The number of Americans applying for state unemployment benefits is at its lowest level since March last week, but significantly higher than in pre-epidemic levels.
The Labor Department’s latest unemployment claim figures for the week ended November 7 showed that 709,000 workers sought help last week, four times the pre-crisis level. However, by the end of March it was nearly 7 million, with the states first implementing locking measures to prevent the spread of COVID-19.
Unemployment demands have not been lower since 282,000 Americans petitioned for help in the week ending March 14, shortly before the virus-induced crisis triggered a flood of layoffs.
More than 66 million Americans – About 40% of the country’s workforce – Corona virus locks have been applying for help since they began in mid-March.
Economists who studied the Refinitive expect 735,000 new claims.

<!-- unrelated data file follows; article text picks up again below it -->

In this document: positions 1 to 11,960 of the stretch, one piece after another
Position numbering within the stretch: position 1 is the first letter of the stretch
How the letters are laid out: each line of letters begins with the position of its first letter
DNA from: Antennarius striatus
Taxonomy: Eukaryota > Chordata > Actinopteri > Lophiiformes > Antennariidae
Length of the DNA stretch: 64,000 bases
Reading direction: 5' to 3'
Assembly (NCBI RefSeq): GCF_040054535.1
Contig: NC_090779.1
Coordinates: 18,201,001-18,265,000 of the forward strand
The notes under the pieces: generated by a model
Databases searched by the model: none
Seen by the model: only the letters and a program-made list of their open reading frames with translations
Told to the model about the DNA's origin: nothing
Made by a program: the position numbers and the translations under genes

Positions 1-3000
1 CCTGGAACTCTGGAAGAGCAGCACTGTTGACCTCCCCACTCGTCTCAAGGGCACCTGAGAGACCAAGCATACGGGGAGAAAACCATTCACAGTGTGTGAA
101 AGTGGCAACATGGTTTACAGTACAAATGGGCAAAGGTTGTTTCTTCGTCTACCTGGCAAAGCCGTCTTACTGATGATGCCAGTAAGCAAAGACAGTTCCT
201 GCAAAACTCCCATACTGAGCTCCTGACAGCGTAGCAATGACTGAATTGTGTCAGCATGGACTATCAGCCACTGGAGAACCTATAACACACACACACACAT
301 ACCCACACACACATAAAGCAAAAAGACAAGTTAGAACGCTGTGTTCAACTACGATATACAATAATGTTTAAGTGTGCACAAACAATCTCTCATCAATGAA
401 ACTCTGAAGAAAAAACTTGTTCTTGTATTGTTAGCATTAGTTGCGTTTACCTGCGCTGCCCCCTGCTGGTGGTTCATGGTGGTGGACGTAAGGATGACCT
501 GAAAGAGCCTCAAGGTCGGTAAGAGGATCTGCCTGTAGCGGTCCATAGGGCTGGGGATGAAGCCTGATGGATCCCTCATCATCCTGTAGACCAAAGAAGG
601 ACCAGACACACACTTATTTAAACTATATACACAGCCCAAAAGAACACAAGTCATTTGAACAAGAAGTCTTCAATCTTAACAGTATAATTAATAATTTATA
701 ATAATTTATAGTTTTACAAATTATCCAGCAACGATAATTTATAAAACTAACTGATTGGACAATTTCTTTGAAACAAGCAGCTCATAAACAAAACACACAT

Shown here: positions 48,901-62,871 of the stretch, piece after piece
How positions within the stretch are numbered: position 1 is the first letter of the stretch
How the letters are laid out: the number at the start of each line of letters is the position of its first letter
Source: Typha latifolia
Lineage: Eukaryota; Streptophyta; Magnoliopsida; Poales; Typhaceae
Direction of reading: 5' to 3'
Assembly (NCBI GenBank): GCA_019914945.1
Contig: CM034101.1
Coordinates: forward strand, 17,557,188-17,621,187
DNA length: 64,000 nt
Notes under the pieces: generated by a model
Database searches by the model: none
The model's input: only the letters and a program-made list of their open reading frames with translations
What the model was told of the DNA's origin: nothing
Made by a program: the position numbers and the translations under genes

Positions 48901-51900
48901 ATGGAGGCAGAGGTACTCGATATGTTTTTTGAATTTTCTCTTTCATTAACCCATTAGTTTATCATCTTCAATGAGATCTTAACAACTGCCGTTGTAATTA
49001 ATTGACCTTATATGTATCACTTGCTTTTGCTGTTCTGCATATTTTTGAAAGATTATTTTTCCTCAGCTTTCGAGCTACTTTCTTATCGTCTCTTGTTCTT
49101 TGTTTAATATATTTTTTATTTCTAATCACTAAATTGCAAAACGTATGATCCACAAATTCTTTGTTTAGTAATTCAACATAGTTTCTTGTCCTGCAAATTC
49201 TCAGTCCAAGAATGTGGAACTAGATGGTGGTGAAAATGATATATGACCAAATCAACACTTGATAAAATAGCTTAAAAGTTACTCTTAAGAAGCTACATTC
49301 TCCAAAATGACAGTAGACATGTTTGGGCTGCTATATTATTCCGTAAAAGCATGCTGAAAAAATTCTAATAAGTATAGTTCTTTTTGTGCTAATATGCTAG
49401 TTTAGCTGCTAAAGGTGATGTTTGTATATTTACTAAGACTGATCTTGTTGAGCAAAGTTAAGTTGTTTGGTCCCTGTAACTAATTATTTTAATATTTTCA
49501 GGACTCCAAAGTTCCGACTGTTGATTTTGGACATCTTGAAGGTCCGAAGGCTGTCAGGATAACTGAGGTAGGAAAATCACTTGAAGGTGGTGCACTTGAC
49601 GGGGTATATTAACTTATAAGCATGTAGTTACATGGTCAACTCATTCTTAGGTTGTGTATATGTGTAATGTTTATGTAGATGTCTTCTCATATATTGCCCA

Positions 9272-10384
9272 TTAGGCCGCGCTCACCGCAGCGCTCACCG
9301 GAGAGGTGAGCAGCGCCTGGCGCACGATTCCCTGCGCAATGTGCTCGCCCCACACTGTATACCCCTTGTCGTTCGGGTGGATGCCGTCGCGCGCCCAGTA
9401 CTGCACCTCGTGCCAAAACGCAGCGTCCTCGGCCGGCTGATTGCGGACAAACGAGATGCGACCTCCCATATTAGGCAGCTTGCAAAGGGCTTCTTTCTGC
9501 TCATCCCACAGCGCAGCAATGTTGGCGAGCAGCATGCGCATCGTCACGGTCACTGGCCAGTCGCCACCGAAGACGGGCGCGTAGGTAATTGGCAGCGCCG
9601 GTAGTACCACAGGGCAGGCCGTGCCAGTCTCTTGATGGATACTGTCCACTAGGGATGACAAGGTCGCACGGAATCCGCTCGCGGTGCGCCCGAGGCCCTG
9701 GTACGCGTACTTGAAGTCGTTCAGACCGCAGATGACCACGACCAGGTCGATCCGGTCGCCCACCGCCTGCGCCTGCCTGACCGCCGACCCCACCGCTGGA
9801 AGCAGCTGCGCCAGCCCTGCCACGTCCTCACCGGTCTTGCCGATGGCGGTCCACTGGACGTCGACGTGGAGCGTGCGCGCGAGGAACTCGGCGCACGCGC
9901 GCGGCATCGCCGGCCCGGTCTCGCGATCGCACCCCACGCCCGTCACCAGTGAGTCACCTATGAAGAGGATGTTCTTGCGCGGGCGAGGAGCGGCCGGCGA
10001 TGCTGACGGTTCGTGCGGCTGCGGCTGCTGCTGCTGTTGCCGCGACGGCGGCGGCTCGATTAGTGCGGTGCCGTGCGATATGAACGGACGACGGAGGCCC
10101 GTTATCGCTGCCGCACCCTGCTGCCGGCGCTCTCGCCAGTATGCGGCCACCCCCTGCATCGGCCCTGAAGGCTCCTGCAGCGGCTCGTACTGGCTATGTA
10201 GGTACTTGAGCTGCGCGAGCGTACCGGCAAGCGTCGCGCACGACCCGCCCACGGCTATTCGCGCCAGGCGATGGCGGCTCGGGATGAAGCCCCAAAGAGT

The number of people receiving consecutive unemployment benefits fell to 6.78 million, down about 436,000 from the previous week. The collapse suggests that employers are recalling their workers.
However, some of the so-called reclaimed claims may refer to workers who used the maximum allowances available through state unemployment programs (usually about six months) and now benefit from a separate federal scheme. 13 weeks. Congress created additional federal benefits by enacting the CARES Act earlier this year.
About 10.1 million Americans are out of work in February before the epidemic.
On Wednesday, the United States set a one-day record for corona virus cases, bringing the total number of infections to 136,000, raising fears that another wave could be stopped.
“Every week, many businesses see declining revenue expansion, especially at leisure, hospitality and travel breaks,” said Mark Hamrick, senior economist at Bancrate.com. “Infectious fatigue is not caused by consumers, whether by governments or self-imposed.”